Harold “Dave” Brown, the Director of Counseling at Missouri Western, spoke about how important sleep is for a college student.

“Sleep is essential. If you’re not getting proper sleep it effects every part of your being from your physical health, spiritual health and mental health, so sleep is essential. Particularly college students, because they are in a situation just by the very definition of college; it’s a high stress situation and you’ve got to be able to sleep in order to replenish, revitalize and recharge,” Brown said.

When someone is suffering from anxiety they might not know it immediately. Symptoms are what lead to a diagnosis, and sleep is an early indicator.

“Often times when they complain about sleep it is a symptom of something else. Sleep is probably one of the first things affected by a person’s psyche and by their mental make up. If you’re not healthy and you’re not well, sleep is one of the first things that can be affected,” Brown said.

Brown went on to explain how the lack of sleep can physically affect a person.

“It has been shown that when you deprive a person of REM sleep over the course of several days they begin to hallucinate, they begin to have delusions and they see things that aren’t there, because your mind craves that opportunity to shut down, go on automatic pilot and work out the processes of the day. And if you don’t give your brain the opportunity to do that it can affect it profoundly,” Brown said.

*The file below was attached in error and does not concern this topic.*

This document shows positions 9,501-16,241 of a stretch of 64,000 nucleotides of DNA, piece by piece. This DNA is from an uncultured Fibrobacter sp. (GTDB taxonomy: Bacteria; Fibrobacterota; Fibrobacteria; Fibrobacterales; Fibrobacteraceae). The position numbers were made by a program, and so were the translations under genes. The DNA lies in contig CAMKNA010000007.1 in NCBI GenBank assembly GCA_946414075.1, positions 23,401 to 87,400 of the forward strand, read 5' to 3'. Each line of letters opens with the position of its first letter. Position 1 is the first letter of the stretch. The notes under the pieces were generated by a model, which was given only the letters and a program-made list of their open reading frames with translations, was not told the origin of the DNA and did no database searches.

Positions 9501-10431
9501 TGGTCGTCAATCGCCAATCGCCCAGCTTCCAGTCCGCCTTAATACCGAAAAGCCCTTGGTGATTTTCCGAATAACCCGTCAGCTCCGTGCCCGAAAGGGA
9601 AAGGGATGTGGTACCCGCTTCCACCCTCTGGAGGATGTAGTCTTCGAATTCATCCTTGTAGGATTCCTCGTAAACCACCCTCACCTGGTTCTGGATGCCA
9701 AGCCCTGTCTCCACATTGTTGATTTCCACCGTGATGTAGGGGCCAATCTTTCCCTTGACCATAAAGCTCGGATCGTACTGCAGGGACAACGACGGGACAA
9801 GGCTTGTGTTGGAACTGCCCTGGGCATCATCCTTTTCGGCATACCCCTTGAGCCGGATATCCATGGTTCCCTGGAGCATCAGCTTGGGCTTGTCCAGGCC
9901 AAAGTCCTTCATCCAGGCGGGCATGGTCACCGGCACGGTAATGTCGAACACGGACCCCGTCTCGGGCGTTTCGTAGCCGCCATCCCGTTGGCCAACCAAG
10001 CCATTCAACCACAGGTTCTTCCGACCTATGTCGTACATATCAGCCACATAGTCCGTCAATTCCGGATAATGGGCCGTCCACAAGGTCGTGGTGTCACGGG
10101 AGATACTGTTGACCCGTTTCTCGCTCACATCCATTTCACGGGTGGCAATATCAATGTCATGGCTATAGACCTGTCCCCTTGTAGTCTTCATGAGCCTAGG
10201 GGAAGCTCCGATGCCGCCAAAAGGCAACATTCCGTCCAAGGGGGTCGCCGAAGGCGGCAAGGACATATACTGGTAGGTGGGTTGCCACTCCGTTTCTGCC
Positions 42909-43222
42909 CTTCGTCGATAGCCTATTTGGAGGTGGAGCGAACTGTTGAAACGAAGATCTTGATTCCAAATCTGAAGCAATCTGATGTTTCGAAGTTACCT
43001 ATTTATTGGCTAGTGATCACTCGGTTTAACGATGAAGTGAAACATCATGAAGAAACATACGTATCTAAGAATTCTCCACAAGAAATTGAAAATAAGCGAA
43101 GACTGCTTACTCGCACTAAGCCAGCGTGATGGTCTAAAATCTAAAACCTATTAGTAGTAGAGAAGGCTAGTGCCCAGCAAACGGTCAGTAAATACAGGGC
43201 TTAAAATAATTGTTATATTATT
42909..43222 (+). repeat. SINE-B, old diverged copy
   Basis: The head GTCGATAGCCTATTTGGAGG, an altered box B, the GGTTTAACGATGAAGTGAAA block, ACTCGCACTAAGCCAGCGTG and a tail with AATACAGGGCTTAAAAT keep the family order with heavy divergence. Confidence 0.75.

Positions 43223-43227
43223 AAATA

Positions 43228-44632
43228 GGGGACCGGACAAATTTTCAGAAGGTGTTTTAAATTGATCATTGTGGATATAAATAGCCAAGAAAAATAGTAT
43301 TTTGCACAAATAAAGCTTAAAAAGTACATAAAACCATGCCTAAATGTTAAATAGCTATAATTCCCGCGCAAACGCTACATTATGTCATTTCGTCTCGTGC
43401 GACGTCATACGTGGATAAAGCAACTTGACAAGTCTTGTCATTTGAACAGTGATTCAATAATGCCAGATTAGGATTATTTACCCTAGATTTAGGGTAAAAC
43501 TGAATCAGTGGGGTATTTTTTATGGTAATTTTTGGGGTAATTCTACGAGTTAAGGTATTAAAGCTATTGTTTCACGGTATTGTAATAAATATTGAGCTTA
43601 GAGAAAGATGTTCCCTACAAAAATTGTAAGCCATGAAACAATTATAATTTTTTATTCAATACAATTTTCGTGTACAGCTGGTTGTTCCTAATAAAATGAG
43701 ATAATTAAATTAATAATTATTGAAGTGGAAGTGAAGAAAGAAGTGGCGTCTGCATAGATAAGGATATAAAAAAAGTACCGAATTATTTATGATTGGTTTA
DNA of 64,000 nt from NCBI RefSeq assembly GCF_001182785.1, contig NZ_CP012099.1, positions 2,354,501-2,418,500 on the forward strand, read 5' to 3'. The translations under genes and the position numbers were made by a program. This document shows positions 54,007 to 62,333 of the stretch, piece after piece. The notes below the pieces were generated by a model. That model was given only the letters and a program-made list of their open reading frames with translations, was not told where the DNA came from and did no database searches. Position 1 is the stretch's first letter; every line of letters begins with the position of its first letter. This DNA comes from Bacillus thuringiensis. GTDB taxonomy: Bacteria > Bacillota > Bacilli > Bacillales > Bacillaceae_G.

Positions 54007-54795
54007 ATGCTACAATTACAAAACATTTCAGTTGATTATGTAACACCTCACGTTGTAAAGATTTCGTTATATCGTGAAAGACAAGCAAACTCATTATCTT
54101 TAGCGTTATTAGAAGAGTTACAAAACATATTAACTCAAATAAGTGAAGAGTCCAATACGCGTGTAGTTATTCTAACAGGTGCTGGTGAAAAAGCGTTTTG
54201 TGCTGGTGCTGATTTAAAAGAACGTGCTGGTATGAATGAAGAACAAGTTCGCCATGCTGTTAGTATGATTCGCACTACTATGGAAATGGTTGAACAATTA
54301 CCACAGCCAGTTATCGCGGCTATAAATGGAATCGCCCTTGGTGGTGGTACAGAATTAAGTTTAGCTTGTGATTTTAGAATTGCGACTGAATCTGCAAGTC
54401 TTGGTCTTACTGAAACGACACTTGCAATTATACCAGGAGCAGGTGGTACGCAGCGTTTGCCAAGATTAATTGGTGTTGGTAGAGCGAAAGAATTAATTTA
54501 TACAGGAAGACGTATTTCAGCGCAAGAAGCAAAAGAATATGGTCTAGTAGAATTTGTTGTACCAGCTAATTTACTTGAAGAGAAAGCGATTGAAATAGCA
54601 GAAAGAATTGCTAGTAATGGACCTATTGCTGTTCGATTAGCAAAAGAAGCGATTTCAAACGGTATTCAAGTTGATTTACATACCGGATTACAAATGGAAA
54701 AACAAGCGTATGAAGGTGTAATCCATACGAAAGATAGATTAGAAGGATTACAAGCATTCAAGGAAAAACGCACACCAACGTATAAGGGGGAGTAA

Students often go to the Student Health Center when they are feeling the effects of anxiety. Marti Burri, the registered nurse on campus, says that a lack of sleep can negatively affect your body.

“The immune system goes down and you get sick easier [when you don’t sleep],” Burri said.

The Nurse Practitioner Beth Roderick says that it is very common for students to come see her for anxiety reasons.

“Sometimes if it’s not that severe we will refer them to the counseling center and sometimes the counseling center can give them some relaxation techniques. It might just be as simple as reminding them of sleep hygiene, healthy diet and exercise,” Roderick said.

Roderick noted that during big testing times on campus she sees an influx of students due to anxiety and sleep deprivation.

“This time of year and during finals I see a lot of anxiety and trouble sleeping because people are cramming for finals or midterms and they’re drinking monster and other energy drinks. They come in and their heart rate is over 100 and they’re bouncing off the walls,” Roderick said.

Twitter Survey

In a Twitter survey, 24 college students answered how many hours of sleep they get on week nights and whether or not they use supplements to fall asleep.

Out of those surveyed, 83 percent said that they get between 5-8 hours of sleep. 8 percent say they get between 3-5 hours, 5 percent say they get 8-11 hours and only 4 percent get under 3 hours.

Of those same people who were surveyed, 65 percent say they do not use any kind of sleep aids to help them fall asleep. Thirteen percent said yes they do use them, and 22 percent said they do sometimes.

Good sleep habits are something that are developed over time. College students are in a stressful time in their lives and need to make sure they are taking care of themselves mentally and physically.

Getting help when they are stressed and finding a good routine to follow are just two small things they can do to make sure they are living a healthy lifestyle.